Search America's historic newspaper pages from 1836-1922 or use the U.S. Newspaper Directory to find information about American newspapers published between 1690-present. Chronicling America is sponsored jointly by the
National Endowment for the Humanities and the Library of Congress. external link Learn more
Image provided by: University of Illinois at Urbana-Champaign Library, Urbana, IL
Newspaper Page Text
, "About $20,000 a year," he said.
"What were the profits of your
company last year?"
"I don't know, exactly," said Swift.
"What were your entire profits ap
proximately," persisted O'Hara.
"Well," said Swift, "we paid an
eight per cent dividend and four per
cent into the surplus last year."
"What capitalization did you pay
this eight per cent on?"
"Seventy-five million dollars."
"All paid in?" asked Senator Beall.
Swift 'smiled. "Every cent of it,"
. "If you established a minimum
wage would you make the consumer
of your meats pay the difference?"
"I don't know," said Swift, shrug
ging his shoulders. "I suppose it
would be added to the cost."
"We are going to pass a minimum
wage law in this state, Mr, Swift,"
said O'Hara. "Why don't you beat
the state to it? Why don't you pay
that $20,000 out of your own pockets
and make your girls happy?"
Swift shifted uncomfortably In his
chair for a moment.
"I'd like to do all I could for them,"
he said, at last.
"After we get a minimum wage for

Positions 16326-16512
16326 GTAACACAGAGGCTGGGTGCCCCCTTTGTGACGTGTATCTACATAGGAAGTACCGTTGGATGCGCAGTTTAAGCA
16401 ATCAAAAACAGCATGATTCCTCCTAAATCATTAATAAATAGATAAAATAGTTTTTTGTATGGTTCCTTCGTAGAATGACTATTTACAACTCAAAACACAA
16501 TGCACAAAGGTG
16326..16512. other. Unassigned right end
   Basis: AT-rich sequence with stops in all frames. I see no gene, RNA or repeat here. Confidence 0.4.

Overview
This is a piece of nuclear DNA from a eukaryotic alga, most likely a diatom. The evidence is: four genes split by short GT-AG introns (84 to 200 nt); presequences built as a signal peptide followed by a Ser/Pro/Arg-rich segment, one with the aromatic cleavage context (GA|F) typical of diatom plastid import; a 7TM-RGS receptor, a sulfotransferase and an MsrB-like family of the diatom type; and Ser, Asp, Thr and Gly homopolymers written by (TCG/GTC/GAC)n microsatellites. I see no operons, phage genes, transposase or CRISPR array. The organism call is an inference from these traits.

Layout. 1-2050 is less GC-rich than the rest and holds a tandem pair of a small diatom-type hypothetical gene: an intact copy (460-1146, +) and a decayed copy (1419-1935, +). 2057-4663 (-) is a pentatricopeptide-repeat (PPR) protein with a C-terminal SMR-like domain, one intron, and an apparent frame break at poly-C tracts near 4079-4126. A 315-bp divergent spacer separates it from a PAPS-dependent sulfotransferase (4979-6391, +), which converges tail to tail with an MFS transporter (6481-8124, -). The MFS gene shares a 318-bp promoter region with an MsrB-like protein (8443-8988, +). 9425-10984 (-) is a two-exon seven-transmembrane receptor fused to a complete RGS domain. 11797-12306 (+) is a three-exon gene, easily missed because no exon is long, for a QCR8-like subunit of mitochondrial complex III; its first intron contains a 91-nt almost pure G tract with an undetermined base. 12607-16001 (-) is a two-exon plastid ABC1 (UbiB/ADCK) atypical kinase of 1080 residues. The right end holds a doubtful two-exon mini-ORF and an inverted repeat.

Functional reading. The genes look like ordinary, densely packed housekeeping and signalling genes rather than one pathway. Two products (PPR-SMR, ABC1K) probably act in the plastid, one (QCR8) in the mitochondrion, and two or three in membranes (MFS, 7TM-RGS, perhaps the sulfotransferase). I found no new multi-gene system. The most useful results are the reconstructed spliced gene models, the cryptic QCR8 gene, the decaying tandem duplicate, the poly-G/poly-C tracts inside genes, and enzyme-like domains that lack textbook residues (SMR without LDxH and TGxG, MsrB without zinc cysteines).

women, we might get one for men,
you know, Mr. Swift, you can't tell,"
"What do you think about a
$7.50 a week minimum?" asked
"It would be a good thing for
the majority of the girls," said
Swift. ''It seems reasonable
enough. But I dont know what
effept it would have."
This ended Swift's testimony.
George F. Sulzberger was called, but
was not present. It was explained
that Edward Cudahy no longer had
any packing interests in this state
and the subpoena for him was with
drawn. M. P. Harding, a little piggish per
son and Superintendent for -Armour
& Co. with all the characteristics,
bounced up to the stand.
He said that 840. girls were em
ployed in the Armour plant and said
that 10 girls got the lowest wages
paitf $5 a week.
Later it was discovered that no girl
was paid $5 a week in the Armour
plant, but that the ones Harding re
ferred to were girls paid on an 8 1-3
cents an hour basis, and that all the
girl employes of Armour & Co. are
paid on the iniquitous casual labor
Harding then gave the following
311 girls at 10 cents an, hour
1 girl at 11 cents an hour
49 girls at 11 2-3 cehts an hour
77 girls at 12 1-2 cents an hour
Others up to 26 cents an hour.
"The average pay of the women
employes is $7.19 aweek," said Hard
ing. "There also are many piece
"What is the lowest salary you pay
any girl?" asked O'Hara.
"The lowest in the last ten weeks
has been ?4.80. She didnt put in full
"What is full time?" asked O'Hara.
"Sixty hours a week."
Harding went on to explain that
the girls started work at seven in the
morning, and had half an hour for
lunch. He began to tell of the beau
tiful lunch rooms they had in the
plant, where the girls all could get
"You give them the coffee?" inter
"Oh, no," said Harding. "We
charge them for it"
"Must your girls stand while work
ing?" "About 65 per cent can pit down if
they want to," he said.
"What do you think is the lpwest
amount a girl can live on?" asked
J don't know," said Harding.
"That's according to the girl's de
sires. Some girls are VERY extravagant,"
-.v.jn . in,i.ntfAsii'u..n 1 1 1. flu riiuMtir ttik